"The Rising of the Moon" is an Irish ballad recounting a battle between the United Irishmen and the British Army during the Irish Rebellion of 1798.
The ballad's singer is told that the "pikes must be together at the rising of the moon" to engage in rebellion. The pikemen gather, but are defeated. Despite the loss, the listener is told that there are those who will "follow in their footsteps" to again revolt.
The ballad has taken the tune of another Irish ballad, "The Wearing of the Green", and was first published in John Keegan Casey's 1866 collection of poems and songs, A Wreath of Shamrocks. The lyrics were written by Casey (1846–70), the "Fenian Poet", who based the poem on the failed 1798 uprising in Granard, County Longford.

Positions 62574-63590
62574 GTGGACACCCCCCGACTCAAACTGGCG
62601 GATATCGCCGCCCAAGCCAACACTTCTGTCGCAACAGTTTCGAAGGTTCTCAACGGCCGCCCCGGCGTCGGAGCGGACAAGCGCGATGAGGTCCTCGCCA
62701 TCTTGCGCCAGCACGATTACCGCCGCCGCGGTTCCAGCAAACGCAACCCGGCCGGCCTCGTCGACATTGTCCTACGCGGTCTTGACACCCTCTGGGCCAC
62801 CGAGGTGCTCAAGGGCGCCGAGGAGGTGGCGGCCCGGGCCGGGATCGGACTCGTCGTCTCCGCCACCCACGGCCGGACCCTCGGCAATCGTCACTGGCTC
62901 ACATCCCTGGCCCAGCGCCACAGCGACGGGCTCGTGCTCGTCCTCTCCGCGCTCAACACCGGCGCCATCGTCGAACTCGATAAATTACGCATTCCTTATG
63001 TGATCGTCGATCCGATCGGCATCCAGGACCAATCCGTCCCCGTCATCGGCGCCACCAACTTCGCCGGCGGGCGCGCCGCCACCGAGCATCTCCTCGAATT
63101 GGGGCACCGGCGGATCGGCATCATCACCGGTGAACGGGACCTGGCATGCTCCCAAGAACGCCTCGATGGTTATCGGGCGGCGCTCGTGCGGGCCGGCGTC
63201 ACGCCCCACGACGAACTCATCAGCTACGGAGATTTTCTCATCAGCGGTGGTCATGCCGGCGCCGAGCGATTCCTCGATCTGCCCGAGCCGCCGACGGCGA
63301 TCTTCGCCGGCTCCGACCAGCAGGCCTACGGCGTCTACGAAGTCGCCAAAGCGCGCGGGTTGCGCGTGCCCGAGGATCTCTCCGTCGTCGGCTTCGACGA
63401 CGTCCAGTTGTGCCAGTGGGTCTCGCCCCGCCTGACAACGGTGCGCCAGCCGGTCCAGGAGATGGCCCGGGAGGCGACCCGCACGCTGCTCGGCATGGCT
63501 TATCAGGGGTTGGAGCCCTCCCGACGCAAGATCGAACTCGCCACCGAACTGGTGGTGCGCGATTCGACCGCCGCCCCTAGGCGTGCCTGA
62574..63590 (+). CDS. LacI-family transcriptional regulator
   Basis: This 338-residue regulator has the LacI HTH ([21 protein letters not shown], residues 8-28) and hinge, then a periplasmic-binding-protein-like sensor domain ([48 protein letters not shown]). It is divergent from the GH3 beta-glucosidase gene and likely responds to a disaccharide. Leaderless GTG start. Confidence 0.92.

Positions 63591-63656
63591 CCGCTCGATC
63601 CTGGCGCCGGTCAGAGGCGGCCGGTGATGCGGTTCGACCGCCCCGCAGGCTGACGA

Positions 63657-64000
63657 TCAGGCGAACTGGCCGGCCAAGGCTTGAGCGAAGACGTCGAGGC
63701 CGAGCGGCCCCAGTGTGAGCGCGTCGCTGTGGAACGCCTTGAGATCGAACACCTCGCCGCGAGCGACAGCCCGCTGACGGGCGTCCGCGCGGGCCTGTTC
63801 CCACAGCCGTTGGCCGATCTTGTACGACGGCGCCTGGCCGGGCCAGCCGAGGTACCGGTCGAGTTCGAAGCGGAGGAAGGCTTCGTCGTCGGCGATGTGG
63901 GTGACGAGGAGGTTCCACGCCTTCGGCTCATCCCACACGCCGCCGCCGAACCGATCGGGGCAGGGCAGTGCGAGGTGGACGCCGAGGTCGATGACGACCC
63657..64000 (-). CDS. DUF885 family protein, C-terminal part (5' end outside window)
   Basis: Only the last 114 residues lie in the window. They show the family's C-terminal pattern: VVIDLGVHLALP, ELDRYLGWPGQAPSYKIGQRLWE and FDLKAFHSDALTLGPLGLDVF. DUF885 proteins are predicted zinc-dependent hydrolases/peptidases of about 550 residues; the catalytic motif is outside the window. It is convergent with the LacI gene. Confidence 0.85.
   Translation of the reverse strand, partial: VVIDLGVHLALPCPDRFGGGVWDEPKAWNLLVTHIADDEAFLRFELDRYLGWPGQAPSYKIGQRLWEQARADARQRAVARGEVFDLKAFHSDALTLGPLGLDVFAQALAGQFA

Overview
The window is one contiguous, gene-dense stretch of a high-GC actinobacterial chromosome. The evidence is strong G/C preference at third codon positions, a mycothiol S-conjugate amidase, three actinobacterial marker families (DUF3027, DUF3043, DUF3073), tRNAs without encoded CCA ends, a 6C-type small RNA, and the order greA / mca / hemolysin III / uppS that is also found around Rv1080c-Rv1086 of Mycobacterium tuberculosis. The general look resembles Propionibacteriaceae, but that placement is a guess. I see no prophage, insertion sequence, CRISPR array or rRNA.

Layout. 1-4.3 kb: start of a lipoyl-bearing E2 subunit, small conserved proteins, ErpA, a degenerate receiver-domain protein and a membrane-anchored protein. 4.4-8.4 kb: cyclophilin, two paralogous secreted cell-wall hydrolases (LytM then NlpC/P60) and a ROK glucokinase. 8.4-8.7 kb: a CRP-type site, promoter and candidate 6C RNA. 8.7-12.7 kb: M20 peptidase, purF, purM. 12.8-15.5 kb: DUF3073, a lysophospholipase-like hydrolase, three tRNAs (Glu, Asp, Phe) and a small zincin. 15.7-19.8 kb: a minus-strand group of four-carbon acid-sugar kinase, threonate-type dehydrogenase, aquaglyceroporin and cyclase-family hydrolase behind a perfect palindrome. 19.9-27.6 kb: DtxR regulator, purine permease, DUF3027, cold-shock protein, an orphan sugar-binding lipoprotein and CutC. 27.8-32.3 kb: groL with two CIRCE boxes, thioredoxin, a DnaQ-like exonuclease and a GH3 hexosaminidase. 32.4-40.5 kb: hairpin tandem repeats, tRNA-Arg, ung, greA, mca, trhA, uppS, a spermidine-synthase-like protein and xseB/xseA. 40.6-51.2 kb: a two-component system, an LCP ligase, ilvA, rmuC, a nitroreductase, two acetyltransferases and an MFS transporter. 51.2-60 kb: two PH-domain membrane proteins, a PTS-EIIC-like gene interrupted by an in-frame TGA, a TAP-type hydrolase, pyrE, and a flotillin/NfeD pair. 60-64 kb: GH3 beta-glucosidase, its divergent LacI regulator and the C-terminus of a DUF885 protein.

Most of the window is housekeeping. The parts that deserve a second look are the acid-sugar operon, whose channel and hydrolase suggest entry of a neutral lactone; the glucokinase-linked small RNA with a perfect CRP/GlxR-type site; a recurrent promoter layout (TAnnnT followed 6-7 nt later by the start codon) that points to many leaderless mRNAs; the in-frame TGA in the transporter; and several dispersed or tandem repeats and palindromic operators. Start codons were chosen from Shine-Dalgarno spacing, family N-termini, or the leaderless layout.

The ballad has been in circulation since circa 1865. The earliest verifiable date found in publication is 1867.
The ballad refers to the outbreak of the 1798 rebellion, as United Irish rebels convey the order to rise. The air of hope and optimism associated with the ultimately doomed rebellion was intended to provide inspiration for rebels preparing to take to the field in another ill-fated venture, the Fenian rebellion of 1867.
Multiple variants of the lyrics have been published in folk music collections. In the late 19th century, the ballad was also published through the printing of broadsides.
The song remains popular and the tune is widely recognised in Ireland today, as it is often taught in schools, played regularly at official and sporting events, and has been covered by a wide variety of musicians, including The Clancy Brothers and Tommy Makem and Peter, Paul and Mary.